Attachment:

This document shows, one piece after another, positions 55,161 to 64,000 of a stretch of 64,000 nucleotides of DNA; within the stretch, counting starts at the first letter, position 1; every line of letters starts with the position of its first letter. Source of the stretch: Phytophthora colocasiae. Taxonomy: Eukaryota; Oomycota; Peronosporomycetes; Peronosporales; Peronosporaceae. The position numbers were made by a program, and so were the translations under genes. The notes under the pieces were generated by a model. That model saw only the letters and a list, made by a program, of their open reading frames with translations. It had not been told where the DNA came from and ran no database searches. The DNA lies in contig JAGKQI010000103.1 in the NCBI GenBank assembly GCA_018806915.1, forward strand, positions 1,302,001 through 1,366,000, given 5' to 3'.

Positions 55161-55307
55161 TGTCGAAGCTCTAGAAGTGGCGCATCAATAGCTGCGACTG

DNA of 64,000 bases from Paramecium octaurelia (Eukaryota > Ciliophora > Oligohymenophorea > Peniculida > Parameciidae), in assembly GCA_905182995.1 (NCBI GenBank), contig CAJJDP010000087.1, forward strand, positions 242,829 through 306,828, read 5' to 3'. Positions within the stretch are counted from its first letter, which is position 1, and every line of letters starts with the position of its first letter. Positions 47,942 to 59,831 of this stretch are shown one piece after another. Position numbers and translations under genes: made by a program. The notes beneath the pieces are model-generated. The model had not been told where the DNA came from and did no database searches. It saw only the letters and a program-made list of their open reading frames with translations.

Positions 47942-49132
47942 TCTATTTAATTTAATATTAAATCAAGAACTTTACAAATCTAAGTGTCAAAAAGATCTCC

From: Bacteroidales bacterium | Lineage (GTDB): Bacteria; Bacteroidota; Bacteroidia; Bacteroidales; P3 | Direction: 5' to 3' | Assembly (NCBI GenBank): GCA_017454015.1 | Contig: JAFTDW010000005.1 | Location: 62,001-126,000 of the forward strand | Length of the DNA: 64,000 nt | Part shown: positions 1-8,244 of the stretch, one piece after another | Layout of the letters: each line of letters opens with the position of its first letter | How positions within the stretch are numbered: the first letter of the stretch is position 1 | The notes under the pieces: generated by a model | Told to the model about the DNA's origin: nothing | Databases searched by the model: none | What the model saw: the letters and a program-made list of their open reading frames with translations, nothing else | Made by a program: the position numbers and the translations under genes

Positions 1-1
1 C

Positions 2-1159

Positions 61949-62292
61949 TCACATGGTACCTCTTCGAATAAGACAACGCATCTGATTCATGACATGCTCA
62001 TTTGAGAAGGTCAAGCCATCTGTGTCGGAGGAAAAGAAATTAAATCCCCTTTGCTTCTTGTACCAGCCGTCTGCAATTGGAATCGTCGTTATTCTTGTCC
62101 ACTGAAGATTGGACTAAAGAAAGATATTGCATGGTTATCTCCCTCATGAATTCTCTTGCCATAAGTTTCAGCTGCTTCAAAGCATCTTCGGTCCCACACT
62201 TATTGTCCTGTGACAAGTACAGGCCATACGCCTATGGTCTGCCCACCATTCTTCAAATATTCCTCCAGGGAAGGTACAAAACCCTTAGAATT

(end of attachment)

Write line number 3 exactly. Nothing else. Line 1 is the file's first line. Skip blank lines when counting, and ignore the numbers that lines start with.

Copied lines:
55161 TGTCGAAGCTCTAGAAGTGGCGCATCAATAGCTGCGACTG